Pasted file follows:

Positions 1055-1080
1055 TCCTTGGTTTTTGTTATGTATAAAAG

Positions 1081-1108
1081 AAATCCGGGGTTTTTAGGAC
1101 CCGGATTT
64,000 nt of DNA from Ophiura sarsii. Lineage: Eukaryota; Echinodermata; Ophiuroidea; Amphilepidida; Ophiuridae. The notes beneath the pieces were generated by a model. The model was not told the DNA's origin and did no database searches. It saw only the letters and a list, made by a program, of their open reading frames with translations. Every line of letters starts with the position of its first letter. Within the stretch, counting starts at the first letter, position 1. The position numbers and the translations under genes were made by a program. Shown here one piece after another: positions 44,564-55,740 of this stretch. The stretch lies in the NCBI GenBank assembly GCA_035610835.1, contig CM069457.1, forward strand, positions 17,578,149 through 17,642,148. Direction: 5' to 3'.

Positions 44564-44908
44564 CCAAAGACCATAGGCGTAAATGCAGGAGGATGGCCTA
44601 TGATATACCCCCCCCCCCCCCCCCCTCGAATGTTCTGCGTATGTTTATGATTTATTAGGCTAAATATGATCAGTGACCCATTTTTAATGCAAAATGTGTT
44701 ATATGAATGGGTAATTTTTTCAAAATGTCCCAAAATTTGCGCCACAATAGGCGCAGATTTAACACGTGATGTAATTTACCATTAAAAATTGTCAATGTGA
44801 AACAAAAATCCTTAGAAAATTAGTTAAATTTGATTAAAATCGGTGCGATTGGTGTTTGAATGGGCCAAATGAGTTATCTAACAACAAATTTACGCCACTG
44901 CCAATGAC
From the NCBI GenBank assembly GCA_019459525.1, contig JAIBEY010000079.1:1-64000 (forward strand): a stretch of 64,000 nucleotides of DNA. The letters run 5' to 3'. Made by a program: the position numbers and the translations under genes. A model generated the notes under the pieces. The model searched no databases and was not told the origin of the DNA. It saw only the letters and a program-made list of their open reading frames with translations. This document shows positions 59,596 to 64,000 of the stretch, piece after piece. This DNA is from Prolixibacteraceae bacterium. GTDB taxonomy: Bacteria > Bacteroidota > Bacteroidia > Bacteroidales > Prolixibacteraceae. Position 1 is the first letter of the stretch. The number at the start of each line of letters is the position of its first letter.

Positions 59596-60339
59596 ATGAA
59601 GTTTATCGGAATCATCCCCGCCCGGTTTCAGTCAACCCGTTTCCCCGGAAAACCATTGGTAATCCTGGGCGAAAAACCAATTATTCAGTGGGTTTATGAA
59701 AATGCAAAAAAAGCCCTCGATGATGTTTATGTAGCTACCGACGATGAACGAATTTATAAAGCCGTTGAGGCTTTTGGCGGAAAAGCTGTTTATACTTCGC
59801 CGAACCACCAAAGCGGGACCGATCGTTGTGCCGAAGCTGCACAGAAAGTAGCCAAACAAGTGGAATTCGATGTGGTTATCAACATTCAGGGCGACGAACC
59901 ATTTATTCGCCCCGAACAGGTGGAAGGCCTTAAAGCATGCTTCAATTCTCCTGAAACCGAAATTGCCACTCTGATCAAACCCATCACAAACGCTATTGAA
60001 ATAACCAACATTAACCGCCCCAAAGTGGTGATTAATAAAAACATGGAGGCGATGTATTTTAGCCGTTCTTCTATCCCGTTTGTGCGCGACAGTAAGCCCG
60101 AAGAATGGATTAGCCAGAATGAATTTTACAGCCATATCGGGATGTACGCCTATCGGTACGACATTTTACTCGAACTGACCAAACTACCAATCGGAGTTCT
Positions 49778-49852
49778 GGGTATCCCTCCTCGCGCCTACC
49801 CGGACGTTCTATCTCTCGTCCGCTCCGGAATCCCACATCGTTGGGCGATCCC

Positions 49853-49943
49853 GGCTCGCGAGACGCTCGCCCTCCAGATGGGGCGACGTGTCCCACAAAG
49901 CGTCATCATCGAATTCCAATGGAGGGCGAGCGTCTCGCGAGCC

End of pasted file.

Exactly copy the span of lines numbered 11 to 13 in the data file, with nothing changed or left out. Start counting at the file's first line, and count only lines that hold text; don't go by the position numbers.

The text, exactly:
44801 AACAAAAATCCTTAGAAAATTAGTTAAATTTGATTAAAATCGGTGCGATTGGTGTTTGAATGGGCCAAATGAGTTATCTAACAACAAATTTACGCCACTG
44901 CCAATGAC
From the NCBI GenBank assembly GCA_019459525.1, contig JAIBEY010000079.1:1-64000 (forward strand): a stretch of 64,000 nucleotides of DNA. The letters run 5' to 3'. Made by a program: the position numbers and the translations under genes. A model generated the notes under the pieces. The model searched no databases and was not told the origin of the DNA. It saw only the letters and a program-made list of their open reading frames with translations. This document shows positions 59,596 to 64,000 of the stretch, piece after piece. This DNA is from Prolixibacteraceae bacterium. GTDB taxonomy: Bacteria > Bacteroidota > Bacteroidia > Bacteroidales > Prolixibacteraceae. Position 1 is the first letter of the stretch. The number at the start of each line of letters is the position of its first letter.